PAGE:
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Alcohol, drugs and medications

Wandsworth Little Feet


If you are trying to conceive, are pregnant or are breastfeeding you should avoid drinking alcohol. However, if you do choose to drink, to protect your baby, you should drink no more than 1 or 2 units of alcohol, once or twice a week and do not get drunk.

A unit is half a pint of standard strength beer, lager or cider, or a pub measure of spirit. A glass of wine is about 2 units and alcopops are about 1.5 units.

Additional advice from the National Institute for Health and Clinical Excellence (NICE) advises women to avoid alcohol in the first three months in particular, because of the increased risk of miscarriage.

For tasty non alcoholic Mocktails recipes for a girly night in, click here

Fathers might also decide to avoid drinking excessively when you are trying for a baby because:

  • alcohol kills sperm, and excess alcohol can make men less fertile

  • heavy drinking can cause temporary impotence.

In short, you have less chance of becoming pregnant if the father drinks too much.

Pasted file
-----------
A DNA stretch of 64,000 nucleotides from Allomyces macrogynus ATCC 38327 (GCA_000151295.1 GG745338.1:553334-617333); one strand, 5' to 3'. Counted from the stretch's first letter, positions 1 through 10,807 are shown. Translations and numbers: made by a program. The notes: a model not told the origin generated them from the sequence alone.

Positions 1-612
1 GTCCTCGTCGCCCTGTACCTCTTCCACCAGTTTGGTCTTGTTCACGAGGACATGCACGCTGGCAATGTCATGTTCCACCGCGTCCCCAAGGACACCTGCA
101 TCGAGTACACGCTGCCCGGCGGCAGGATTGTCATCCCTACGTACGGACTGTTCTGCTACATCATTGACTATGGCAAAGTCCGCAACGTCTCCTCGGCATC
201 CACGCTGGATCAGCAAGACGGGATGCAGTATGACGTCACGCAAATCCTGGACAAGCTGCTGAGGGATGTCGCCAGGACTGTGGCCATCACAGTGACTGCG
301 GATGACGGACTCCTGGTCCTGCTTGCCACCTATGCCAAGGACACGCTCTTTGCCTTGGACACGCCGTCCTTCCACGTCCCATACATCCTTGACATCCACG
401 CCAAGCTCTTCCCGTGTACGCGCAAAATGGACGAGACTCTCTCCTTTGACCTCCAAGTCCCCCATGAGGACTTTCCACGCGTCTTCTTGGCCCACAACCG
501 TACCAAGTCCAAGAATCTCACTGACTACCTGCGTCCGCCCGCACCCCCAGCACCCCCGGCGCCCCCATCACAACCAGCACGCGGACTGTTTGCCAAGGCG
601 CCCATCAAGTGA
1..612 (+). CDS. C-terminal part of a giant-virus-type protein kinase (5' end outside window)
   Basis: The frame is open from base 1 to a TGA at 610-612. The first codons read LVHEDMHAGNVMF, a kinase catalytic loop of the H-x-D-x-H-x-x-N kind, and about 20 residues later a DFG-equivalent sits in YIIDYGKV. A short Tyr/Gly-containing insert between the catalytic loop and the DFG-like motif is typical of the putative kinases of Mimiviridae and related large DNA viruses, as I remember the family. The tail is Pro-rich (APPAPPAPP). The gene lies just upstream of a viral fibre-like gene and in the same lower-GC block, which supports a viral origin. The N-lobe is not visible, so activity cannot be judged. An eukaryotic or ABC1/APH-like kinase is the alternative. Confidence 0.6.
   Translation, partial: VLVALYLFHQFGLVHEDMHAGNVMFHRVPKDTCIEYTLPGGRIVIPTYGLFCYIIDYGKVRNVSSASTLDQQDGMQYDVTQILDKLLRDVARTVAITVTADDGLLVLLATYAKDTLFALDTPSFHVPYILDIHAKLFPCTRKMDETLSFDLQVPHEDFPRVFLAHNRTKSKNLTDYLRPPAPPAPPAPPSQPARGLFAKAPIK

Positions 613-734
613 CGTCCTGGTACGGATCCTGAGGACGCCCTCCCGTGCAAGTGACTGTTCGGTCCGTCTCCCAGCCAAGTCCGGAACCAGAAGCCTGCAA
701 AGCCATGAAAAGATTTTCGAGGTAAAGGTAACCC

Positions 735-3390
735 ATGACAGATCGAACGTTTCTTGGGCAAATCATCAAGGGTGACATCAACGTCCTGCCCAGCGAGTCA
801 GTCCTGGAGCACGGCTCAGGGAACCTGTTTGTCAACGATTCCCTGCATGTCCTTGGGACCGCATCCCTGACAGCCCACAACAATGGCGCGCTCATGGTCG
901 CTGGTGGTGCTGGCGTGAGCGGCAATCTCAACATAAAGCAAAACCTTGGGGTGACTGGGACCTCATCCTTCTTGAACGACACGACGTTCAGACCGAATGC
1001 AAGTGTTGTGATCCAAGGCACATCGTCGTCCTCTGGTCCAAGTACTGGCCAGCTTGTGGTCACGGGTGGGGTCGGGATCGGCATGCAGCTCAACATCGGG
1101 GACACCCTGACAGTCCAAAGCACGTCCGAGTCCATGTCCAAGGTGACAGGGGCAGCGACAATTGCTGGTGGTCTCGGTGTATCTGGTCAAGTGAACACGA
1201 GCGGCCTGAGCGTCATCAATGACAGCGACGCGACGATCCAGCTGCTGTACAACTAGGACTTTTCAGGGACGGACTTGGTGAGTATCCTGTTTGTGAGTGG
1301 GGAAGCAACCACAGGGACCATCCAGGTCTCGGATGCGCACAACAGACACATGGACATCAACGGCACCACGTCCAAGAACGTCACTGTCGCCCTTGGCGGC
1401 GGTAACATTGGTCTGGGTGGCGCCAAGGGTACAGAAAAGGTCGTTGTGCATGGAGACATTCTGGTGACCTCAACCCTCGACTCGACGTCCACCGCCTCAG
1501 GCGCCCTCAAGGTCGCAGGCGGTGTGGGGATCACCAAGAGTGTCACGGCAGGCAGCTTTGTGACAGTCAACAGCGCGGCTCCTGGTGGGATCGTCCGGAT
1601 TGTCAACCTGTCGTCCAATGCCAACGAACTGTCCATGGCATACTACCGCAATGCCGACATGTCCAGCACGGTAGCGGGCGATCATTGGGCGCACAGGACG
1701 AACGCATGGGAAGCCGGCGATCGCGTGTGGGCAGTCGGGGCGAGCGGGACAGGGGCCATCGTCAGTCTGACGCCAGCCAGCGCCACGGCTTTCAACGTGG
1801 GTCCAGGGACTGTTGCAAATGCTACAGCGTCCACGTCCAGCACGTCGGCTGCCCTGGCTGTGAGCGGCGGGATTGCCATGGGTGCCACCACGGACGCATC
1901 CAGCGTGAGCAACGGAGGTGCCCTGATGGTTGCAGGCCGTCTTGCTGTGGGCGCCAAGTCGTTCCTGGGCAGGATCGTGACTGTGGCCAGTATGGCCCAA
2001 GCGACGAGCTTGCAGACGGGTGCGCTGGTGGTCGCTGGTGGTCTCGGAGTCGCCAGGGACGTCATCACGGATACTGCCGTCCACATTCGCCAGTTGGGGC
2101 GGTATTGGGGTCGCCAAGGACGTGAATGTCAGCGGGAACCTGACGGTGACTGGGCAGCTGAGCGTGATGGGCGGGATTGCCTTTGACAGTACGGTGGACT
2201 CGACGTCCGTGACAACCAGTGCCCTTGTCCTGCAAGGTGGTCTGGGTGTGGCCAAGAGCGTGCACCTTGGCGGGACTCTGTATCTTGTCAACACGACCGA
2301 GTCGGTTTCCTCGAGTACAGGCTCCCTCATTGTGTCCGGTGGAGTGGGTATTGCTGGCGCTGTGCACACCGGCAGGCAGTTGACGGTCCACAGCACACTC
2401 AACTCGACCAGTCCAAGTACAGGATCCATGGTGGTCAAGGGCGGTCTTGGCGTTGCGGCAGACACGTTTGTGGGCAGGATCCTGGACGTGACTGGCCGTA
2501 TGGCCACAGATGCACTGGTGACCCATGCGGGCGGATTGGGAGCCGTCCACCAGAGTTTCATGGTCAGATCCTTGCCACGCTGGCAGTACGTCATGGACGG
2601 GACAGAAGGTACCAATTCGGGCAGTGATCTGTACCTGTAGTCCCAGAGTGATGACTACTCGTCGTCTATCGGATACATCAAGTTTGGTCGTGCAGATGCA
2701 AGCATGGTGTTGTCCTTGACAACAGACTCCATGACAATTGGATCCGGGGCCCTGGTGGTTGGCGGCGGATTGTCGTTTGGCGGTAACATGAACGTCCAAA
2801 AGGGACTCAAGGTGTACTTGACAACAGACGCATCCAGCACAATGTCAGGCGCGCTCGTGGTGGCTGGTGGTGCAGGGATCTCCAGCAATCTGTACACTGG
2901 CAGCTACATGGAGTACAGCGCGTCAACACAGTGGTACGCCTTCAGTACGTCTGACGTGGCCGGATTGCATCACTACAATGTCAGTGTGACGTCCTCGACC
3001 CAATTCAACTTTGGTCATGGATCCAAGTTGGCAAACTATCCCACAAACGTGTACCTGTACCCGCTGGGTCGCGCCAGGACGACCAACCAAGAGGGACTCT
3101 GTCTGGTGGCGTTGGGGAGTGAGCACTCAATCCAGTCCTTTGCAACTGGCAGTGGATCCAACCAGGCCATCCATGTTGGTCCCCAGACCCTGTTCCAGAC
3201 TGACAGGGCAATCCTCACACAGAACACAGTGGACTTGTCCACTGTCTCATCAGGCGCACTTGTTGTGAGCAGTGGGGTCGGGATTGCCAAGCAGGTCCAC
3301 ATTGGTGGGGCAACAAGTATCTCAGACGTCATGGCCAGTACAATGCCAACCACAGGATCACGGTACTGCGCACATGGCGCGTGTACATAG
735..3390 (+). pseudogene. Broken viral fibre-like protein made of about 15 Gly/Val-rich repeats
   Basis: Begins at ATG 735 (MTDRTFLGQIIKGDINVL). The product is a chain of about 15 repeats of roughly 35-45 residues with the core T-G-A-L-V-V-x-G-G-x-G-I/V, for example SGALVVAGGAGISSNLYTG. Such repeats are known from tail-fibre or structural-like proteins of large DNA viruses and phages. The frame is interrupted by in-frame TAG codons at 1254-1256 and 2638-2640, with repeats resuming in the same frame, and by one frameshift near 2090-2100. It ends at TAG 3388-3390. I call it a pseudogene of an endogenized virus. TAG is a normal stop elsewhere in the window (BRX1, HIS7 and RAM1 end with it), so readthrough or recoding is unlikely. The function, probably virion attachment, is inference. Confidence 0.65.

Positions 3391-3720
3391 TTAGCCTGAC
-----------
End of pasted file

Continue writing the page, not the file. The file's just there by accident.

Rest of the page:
Click here for more information on pregnancy and alcohol

If you are finding it difficult to cut down, you can get help and support from  services in Wandsworth.


If you are taking any medications it is important that you tell your doctor as soon as you think you might be pregnant. This is because there are some medicines that can be harmful to an unborn baby. This can include medicines that are bought over the counter.

If you are on treatment for an existing medical condition, it may be safer to take some medicines than to leave your condition untreated. Your doctor or midwife will be able to advise you on how best to manage your condition during pregnancy.

If you are unsure about whether a medicine is safe in pregnancy, discuss it with your doctor or midwife.

Other drugs

The use of recreational, street drugs or 'legal highs' can be harmful to your baby. It is important that you speak to your doctor as soon as you think you might be pregnant so they can give you help and advice about how to become drug- free.

More information and advice on local services can be found here or you can call FRANK on 0800 77 66 00

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